If the classic Japanese film “Rashomon” were set in medieval France, it would have looked a lot like “The Last Duel.” Matt Damon, Adam Driver, Jodi Comer and Ben Affleck star in the true story of knights who battle to the death when one accuses the other of raping his wife. What’s intriguing about this examination of historical misogyny is that the story is told three times, from three different perspectives: one from that of each knight and one from that of the victim. Ridley Scott directs from a screenplay by Damon, Affleck and Nicole Holofcener. The production values are impressive, and the cast is fine. The pacing, however, is erratic, which hobbles this overlong epic a bit. Even so, “The Last Duel” is an involving costume saga that should resonate with the “Me Too” generation.
Leslie Odom, Jr. and Cynthia Erivo star in the experimental time travel romance, “Needle in a Timestack,” written and directed by Oscar-winning screenwriter John Ridley. While the cast is attractive and the premise is interesting, the herky-jerky narrative structure makes one suspect that this one was done in by someone’s misguided editing room tinkering.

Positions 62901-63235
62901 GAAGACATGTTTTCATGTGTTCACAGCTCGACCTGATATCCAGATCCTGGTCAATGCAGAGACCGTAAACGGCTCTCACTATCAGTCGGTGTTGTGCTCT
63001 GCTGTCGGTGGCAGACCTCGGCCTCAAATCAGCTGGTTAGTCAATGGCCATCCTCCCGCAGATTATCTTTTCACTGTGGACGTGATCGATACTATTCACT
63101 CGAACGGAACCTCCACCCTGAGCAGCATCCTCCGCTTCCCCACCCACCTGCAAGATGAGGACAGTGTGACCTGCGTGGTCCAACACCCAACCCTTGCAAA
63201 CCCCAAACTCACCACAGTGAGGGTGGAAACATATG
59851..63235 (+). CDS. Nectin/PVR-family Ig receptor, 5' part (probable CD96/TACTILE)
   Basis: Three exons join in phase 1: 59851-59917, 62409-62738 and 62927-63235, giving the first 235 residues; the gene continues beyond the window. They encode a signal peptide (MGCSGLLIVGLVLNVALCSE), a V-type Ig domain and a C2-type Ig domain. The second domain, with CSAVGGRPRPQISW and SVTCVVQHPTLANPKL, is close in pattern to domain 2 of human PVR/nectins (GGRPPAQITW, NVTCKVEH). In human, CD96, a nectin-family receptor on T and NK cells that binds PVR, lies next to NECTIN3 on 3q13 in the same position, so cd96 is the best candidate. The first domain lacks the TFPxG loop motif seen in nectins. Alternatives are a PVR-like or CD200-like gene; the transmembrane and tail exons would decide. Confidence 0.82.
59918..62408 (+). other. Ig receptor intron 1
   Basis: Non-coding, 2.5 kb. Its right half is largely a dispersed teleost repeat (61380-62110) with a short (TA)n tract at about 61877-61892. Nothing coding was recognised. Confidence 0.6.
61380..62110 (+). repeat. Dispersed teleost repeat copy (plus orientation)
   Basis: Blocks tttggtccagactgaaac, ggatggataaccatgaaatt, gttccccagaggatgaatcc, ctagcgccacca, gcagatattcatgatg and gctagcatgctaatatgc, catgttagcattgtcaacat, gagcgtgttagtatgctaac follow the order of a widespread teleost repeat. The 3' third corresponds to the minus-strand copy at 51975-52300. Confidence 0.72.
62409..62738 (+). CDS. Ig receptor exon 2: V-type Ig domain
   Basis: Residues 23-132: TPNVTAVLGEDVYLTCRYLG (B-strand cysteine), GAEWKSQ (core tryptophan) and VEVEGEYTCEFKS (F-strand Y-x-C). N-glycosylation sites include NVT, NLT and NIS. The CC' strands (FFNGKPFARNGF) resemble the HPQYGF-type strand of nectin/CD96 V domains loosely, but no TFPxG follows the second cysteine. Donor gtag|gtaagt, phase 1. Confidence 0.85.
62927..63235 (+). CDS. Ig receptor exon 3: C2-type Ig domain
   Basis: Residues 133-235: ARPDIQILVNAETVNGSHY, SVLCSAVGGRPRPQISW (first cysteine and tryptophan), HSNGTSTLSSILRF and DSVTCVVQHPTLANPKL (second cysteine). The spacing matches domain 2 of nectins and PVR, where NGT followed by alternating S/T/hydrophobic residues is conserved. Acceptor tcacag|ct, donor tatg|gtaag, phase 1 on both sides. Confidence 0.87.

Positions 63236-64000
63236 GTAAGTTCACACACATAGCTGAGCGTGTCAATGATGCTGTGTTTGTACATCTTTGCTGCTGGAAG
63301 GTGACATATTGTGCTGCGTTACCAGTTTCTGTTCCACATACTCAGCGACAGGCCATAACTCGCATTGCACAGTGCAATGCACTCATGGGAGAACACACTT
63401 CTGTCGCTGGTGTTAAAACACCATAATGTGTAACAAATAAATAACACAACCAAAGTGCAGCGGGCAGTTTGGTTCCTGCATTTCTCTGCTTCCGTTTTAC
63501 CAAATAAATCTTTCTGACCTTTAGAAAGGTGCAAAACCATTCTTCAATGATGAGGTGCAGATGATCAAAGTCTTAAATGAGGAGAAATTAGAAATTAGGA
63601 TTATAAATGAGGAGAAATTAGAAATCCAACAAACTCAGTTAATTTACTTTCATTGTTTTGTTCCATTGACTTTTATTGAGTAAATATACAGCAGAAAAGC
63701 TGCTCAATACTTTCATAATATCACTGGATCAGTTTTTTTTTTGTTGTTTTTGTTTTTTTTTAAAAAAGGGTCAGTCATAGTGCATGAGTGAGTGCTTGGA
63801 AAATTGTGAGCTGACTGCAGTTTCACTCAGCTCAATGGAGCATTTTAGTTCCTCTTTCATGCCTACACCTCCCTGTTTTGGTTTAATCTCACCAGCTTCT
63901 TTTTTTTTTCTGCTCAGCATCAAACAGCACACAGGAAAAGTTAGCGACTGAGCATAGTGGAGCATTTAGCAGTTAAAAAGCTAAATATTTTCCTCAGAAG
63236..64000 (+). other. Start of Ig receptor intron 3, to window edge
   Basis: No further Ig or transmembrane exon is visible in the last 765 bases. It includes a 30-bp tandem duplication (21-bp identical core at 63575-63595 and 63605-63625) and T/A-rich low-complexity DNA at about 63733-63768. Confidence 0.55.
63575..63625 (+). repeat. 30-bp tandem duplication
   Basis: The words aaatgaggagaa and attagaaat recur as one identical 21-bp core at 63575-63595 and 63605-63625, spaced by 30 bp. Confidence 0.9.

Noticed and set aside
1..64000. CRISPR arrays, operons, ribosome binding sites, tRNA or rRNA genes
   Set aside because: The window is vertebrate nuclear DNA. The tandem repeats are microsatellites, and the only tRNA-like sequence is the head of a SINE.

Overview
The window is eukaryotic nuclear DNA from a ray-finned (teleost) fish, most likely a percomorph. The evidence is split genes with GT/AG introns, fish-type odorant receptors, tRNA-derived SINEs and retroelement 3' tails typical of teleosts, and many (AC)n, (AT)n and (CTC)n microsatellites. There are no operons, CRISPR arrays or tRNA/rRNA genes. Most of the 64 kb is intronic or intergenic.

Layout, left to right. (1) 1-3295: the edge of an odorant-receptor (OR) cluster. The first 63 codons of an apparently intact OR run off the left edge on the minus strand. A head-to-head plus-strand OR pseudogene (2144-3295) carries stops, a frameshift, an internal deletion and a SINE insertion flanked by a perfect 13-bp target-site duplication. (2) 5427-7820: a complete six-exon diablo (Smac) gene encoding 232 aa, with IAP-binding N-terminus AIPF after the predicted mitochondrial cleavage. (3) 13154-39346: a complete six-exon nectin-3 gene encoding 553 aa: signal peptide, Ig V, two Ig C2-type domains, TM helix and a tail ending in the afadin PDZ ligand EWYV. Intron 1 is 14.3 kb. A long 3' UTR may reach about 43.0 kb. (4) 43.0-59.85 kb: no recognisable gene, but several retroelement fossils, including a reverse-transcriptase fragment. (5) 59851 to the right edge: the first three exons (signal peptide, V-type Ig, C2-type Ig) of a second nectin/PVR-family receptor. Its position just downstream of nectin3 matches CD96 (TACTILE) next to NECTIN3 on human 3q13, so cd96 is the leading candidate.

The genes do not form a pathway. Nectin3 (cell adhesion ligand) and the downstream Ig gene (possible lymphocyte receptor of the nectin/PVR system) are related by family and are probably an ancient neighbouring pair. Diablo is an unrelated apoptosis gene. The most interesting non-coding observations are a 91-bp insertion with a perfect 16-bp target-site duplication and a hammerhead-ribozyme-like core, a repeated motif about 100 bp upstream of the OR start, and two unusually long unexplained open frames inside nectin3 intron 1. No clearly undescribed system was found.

If you’re a fan of the late Lou Reed, Todd Haynes’ skillfully made and informative documentary “The Velvet Underground” is right up your alley. The voluminous archival footage, mostly from Andy Warhol’s Factory days, provides an insider’s glimpse into the avant-garde rock band’s troubled history. If you’re not a fan, there’s likely very little in “The Velvet Underground that will change your opinion.
All of your local art house theaters are offering online viewing options for a number of intriguing movie titles. More information is available at nelson-atkins.org, Screenland.com, and fineartsgroup.com.